The self-adhesive whiteboard film is a practical and inexpensive alternative to customary whiteboard because presentation areas can be created in, for example, seminar or conference rooms, and those in any shape and size you choose. It has a high adhesive strength and can be applied to any smooth surface like, for instance, glass, wood, plastic, etc.
Whiteboard markers are best used for writing on this film because such ink can be easily wiped off of its specially treated surface with a dry cloth without leaving any residue.
This film is not printable and is to be used exclusively indoors. It should only be applied dry at room temperature because the compound nature of the film means there is a longer drying time. It achieves its optimum adhesive strength after about one week.
Whiteboards or markerboards are normally white in colour and have a very smooth writing surface that can be written on with special felt pens and then dry-erased. Their advantages are obvious: The higher contrast between the writing and the background considerably improves readability as compared to the standard school blackboard and, additionally, can also be newly written on much more quickly after being dry-erased; individual words or passages can be more quickly corrected as well. Not least because of these features has the whiteboard been used to replace chalkboards in many locations.
It is very easy, even pleasant, to write on a whiteboard because the tip of the pen seems to glide over its surface without any friction at all! We know that this isn’t necessarily the way everyone wants to do a presentation. There are definitely those among us who prefer to use a piece of chalk with its heavy drag to scratch out their writing on a rough surface to the sound of squeaks (not to say, grating squeaks!). For this choice group we recommend our CHALKBOARD FILM, CHALKBOARD PAINT, CHALK and/or our classic wood-framed CHALKBOARD.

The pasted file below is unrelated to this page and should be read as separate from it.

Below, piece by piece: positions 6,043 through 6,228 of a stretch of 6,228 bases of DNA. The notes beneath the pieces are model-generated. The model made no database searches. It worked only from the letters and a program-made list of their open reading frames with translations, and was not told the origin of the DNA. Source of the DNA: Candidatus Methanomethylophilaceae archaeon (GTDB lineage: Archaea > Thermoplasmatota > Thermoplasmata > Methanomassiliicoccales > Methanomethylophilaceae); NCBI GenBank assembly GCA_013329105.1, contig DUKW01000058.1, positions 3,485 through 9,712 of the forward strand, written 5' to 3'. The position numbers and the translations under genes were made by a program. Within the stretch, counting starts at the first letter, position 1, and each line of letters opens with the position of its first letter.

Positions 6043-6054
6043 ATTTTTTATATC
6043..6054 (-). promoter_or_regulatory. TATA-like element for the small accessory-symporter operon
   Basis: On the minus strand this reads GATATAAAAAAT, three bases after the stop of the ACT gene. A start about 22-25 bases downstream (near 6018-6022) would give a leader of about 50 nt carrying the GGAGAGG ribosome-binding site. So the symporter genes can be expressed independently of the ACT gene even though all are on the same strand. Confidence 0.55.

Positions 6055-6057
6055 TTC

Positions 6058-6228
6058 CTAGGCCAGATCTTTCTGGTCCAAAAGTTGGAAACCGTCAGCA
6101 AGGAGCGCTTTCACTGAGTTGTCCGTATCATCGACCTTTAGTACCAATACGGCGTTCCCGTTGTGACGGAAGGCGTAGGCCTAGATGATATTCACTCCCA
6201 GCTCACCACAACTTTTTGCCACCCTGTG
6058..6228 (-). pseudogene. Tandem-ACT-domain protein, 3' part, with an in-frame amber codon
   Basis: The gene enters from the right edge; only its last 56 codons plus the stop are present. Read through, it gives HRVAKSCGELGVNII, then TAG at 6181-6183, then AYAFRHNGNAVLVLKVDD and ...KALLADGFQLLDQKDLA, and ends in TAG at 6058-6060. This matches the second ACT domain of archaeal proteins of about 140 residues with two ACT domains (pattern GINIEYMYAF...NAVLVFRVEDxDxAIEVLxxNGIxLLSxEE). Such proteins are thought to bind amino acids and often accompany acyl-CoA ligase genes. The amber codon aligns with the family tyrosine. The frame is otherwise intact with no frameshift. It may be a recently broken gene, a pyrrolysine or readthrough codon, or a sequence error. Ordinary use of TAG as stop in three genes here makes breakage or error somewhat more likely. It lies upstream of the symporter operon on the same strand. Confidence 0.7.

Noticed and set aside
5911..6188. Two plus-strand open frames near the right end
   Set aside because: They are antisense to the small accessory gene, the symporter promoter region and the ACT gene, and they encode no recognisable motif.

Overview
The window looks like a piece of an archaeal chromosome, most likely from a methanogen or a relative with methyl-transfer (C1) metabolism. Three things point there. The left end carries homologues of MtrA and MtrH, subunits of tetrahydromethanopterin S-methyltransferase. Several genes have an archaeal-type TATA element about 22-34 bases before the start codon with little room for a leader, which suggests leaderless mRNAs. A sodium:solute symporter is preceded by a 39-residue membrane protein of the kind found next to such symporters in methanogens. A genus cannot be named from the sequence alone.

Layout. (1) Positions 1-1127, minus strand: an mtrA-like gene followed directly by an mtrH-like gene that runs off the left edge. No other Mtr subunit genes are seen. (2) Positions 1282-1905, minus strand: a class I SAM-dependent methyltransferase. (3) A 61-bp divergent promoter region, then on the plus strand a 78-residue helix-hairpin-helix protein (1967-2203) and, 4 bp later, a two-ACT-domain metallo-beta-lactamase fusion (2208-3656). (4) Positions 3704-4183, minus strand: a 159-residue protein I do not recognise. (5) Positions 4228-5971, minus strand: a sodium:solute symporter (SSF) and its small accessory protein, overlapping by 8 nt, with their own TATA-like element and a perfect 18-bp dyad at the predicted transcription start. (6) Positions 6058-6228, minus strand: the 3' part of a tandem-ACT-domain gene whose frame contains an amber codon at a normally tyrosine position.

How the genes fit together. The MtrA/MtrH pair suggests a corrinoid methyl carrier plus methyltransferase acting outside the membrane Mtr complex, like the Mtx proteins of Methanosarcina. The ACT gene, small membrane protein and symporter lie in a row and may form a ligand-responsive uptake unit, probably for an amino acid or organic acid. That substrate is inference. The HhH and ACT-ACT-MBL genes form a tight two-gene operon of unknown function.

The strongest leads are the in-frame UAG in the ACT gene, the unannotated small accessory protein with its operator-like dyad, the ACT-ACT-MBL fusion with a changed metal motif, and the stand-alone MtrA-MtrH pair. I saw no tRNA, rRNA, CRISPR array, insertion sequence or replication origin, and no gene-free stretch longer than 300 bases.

The most important feature of a whiteboard is its surface. There are three conventional grades:
- Melamine resin: this is either a metal sheet or fibreboard that has been coated with melamine resin. The resin coat, it should be noted, is not as smooth as the other alternatives and is much more likely to scratch. In the case of the melamine resin coated fibreboard you lose the option of using magnets for attaching purposes. We carry this version mainly because it is so inexpensive that this disadvantage can be overlooked.
- Painted steel: This type is perfect for long-term and frequent use. It can also be employed as a magnet board while also having a really robust surface that is suitable for use with alcohol containing whiteboard paints. It should be noted, however, that the painted surface is more prone to scratching and more sensitive to the wrong type of cleaning agent or the wrong ink than an enamelled surface.
- Enamelled steel is recommended if you intend to use the writing surface a great deal. In this version, enamel is applied to a steel panel and fired at a very high temperature. What is true for many household objects is also true for this type of use: The enamel surface is that much smoother and that much easier to clean. Even more importantly, it is much more robust than the other versions – the surface is acid resistant and able to withstand harsher cleaning agents. The hard-fired enamel surface is also much less prone to scratching. If an unsuitable (permanent) marker is used by accident, the ink can still be removed without doing any damage to the surface.
Whiteboards are constructed much in the manner of a framed picture. The white surface is framed by an aluminium or plastic profile and in the case of larger (and more stable, i.e. better!) versions is kept distortion-free by means of a metal backing sheet that is mounted on the back of the aluminium frame. Other attributes indicative of quality include the workmanship, the construction and the sturdiness of the core and the backing sheet.
All the whiteboards we have on offer are magnet friendly and can therefore be used both as a writing board and as a magnet board.
One last thing: When dealing with the topic of whiteboards one can quickly come to the conclusion that more gifted designers have abandoned the whole sector. If you decide that, no, I don’t want any of these versions you could perhaps be persuaded to make your own using WHITEBOARD FILM and (for example) DIBOND – note, however, that such a whiteboard will not be receptive to magnets. A writing surface that is likewise dry-erasable but rather more suitable for use in the kitchen or the hallway can be created by combining a WINDOW MARKER and a smooth (NOT satin-finished) ACRYLIC GLASS SHEET.